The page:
Juvenile Courts and Law

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Should juveniles who are at least sixteen be given the death penalty in a capital murder case?

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This is, of course, a matter of opinion.  My own view is that juveniles of this age should not be eligible for capital punishment. 

My first reason for saying this is that I generally oppose the death penalty for adults as well as for juveniles.  I oppose the death penalty because I do not believe that it is administered fairly.  The death penalty is given to some people, but not to others, on the basis of very subjective decisions made by judges, prosecutors, and juries.  If we could know that people with equal amounts of moral culpability always got the same punishment, I would be more likely to accept the death penalty.  As it is, it seems that we mete it out on an arbitrary basis.  Because I do not think that the death penalty is administered fairly, I do not think that juveniles should be executed.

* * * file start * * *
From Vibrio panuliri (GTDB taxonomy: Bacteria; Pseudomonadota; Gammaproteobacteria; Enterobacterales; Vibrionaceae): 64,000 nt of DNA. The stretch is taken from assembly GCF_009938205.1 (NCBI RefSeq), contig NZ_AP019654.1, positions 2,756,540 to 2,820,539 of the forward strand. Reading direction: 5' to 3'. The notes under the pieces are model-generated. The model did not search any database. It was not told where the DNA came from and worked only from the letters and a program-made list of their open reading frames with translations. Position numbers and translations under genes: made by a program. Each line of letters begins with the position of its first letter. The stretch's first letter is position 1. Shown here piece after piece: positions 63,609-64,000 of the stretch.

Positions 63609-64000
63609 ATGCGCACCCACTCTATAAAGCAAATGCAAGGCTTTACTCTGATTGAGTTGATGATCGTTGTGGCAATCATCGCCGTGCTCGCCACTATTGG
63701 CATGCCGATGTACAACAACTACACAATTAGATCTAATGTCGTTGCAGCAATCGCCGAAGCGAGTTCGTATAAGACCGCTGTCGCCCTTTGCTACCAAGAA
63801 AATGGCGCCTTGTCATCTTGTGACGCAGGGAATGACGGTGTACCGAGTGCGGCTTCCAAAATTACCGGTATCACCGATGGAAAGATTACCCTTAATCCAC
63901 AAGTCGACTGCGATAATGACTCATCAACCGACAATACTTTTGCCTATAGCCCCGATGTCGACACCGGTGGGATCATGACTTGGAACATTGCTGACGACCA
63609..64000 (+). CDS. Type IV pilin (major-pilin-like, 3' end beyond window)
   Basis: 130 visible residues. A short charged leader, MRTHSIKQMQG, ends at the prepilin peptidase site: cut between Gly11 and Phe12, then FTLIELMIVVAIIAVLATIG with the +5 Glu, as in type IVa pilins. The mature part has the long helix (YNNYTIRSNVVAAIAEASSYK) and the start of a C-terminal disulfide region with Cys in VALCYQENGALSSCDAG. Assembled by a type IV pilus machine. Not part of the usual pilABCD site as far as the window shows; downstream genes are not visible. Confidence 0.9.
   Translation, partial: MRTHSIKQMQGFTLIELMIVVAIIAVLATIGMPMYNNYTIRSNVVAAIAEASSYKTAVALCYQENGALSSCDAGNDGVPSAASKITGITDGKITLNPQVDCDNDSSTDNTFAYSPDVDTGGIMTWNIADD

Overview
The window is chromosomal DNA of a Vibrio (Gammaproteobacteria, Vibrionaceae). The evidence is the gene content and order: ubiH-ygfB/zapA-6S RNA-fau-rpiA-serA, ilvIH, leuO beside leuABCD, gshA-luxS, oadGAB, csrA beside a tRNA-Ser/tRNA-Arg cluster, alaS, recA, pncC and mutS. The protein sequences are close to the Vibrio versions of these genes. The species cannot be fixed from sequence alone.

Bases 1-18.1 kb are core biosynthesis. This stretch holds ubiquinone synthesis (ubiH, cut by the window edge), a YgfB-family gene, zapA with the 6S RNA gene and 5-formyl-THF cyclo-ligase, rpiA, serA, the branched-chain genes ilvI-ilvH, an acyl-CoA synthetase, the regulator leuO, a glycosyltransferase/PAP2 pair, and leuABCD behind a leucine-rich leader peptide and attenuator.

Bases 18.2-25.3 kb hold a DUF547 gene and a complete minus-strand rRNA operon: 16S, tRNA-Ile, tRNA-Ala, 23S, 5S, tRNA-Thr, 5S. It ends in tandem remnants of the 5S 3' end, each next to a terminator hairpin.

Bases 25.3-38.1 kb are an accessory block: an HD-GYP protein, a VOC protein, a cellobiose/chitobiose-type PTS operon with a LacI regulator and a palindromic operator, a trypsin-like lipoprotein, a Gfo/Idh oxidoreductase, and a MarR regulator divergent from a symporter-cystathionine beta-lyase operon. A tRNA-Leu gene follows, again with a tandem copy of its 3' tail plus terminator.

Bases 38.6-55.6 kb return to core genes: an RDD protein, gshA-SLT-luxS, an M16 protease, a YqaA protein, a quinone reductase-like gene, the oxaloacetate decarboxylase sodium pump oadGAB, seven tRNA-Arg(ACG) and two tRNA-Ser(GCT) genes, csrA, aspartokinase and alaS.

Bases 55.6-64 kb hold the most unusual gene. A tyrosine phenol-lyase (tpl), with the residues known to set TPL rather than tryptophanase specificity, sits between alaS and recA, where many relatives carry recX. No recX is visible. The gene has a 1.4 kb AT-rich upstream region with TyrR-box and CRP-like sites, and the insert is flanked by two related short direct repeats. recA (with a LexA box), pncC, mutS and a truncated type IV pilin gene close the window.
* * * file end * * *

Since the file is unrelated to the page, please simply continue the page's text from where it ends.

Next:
But even if we argue that the death penalty is appropriate for adults, I still would not give it to anyone under 18.  In fact, I would prefer not to give it to anyone under 21.  If we say that a person is too immature to handle alcohol, they are surely too immature to be morally culpable enough to deserve to die.  This goes even more for a person who is not allowed to vote or to buy a lottery ticket because they are not mature enough.  If a person is not mature enough to be allowed to make those decisions, we surely cannot claim that they are mature enough to make decisions that should determine whether they live or die.

For these reasons, I do not believe that the death penalty should be applied to juveniles between the ages of 16 and 18 or, preferably, 21.

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